IBM Cognos TM1 – Freezing Old Data: How and Why

Many TM1 users have cubes with rules associated with historical data or completed plan versions and are needlessly recalculating their data on a continuous basis. This creates an unnecessary performance drain, and to make matters worse, what happens when the business rules change? Do you change history? Do you make rules overly complex by adding a time or version component to all of your rules? Using a few simple steps, this data could be “frozen” or made static, resulting in faster response time, less RAM consumption, and alleviating issues when business rules change. In this article, we will explain how to go about freezing this data.

The first step is to identify the dimension(s) that we will use to determine what data we need to freeze. It could be one dimension or the intersection of multiple dimensions, such as freezing certain months for certain versions. For this example, we will use the “Version” dimension. This dimension contains Actuals, Budgets, and various plans. You will need to create a simple numeric attribute that identifies the elements as active or inactive. We will call this attribute “Inactive” and set the inactive value to 1; this will indicate the value should be frozen.


Next, any rule files for any cubes that should be frozen will need to be updated with a line to exclude any “Version” elements that have an inactive flag value of 1. Just be aware, you may want to leave some rules active, such as rules to overwrite consolidations for items like headcount, or percentages. Simply put these rules above the line to exclude elements with the flag.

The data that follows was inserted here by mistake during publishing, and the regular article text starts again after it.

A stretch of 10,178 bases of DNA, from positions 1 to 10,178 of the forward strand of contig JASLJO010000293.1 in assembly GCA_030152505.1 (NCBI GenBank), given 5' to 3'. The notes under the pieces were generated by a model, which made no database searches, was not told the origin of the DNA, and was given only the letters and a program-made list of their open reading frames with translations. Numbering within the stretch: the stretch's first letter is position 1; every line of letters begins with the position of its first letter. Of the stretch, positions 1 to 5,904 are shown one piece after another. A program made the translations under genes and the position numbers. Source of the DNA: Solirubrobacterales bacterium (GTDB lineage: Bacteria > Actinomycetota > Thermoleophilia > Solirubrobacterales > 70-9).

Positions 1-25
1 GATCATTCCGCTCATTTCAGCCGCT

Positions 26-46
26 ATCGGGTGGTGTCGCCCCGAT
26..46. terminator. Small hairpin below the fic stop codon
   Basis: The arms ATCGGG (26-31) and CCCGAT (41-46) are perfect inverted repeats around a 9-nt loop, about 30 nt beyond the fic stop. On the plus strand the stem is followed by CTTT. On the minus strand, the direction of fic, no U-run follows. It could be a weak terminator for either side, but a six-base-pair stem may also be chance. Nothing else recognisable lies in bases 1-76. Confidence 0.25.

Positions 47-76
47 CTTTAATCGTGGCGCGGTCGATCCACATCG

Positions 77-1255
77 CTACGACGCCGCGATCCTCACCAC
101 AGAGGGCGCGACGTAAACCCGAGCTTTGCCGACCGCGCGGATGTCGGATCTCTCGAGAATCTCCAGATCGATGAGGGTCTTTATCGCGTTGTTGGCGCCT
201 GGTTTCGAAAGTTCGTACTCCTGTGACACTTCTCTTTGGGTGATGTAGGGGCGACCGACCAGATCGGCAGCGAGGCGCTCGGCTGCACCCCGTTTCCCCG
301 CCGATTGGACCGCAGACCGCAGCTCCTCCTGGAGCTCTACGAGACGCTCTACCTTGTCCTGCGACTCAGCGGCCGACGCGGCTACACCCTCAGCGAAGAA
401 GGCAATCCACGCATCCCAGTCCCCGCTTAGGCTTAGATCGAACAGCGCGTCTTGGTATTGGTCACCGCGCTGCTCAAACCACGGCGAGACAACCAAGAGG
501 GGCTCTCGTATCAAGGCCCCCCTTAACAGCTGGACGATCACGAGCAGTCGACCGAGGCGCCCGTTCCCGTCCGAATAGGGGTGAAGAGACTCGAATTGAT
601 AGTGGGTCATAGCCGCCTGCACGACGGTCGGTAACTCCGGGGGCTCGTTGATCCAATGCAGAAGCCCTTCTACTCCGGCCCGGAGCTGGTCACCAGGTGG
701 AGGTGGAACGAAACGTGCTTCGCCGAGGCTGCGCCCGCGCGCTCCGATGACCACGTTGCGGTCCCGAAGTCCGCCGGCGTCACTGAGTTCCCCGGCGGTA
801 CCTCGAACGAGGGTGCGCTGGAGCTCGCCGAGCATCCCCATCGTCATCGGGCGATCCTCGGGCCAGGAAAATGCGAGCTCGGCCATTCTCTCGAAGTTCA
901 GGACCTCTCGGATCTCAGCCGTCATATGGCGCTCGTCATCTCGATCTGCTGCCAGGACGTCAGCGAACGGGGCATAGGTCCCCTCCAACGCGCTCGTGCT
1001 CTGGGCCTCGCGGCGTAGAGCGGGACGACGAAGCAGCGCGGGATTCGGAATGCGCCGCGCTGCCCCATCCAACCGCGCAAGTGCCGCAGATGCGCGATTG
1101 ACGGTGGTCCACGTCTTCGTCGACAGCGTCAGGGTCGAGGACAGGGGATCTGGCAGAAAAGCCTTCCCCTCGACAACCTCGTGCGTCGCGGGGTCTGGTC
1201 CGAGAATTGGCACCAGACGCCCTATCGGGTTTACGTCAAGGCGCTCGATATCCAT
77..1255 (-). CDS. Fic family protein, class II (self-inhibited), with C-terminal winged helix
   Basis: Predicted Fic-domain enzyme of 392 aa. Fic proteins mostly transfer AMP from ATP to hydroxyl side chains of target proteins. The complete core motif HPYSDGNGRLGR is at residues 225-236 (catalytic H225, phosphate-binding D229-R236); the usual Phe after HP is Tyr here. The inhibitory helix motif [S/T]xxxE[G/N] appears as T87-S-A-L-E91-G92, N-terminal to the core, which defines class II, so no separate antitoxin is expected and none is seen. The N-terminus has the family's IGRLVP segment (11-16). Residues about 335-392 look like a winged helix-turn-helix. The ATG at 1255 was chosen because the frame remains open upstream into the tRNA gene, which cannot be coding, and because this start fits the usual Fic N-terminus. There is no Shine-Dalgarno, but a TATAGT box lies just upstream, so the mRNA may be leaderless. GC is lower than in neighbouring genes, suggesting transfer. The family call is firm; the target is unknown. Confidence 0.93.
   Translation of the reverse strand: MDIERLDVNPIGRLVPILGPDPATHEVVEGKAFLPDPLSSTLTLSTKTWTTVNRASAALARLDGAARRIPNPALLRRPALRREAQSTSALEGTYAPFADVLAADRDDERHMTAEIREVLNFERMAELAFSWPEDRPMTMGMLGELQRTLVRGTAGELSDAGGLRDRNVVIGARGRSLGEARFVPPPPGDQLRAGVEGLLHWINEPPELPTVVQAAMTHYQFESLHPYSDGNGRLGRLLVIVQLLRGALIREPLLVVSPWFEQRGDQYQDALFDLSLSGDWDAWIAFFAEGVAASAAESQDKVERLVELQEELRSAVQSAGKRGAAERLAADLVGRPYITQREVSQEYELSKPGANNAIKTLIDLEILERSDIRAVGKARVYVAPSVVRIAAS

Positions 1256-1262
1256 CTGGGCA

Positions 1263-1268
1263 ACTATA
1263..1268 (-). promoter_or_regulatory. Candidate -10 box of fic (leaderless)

The next and final step has several components. A TI process will need to be written to export the frozen values to a flat file. This process should include all rule calculated values, but should exclude consolidated elements. Next, the process should set the attribute value to 1. If the data to be frozen spans multiple cubes, simply add multiple exports to the same process, but create one file per cube.

Finally, a second process will need to be created to reload the values from the flat file into the cube from which they were exported. Again, if the data spans multiple cubes, create one process per cube and use the unique files created in each process above. It is possible to use one process to load from multiple cubes, but this makes the TI processes more difficult to create.


These formally calculated values will not show as inputtable non-calculated values. Just be aware trace calculation will no longer function, removing the audit trail of how the value was derived.




To ensure maximum performance gain, conditional feeders should be used to exclude the frozen value from being fed by the rule file. Even if the conditional feeders are in place, the memory will remain consumed until the server is restarted or the cube in question is unloaded and reloaded.

=>DB(‘Income Statement’,!Account,!currency,!Market,!Period,if(attrn(‘version’,!version,’inactive’)=1,’ ‘,!Version),!Measure);

If you would ever like to reactivate a version, simply reset the flag back to zero, reprocess the feeders, and the value will be recalculated based on the current rules in place. The trace calculation functionality will also now be enabled. If the rules have changed, the calculated values could differ from the previously frozen values.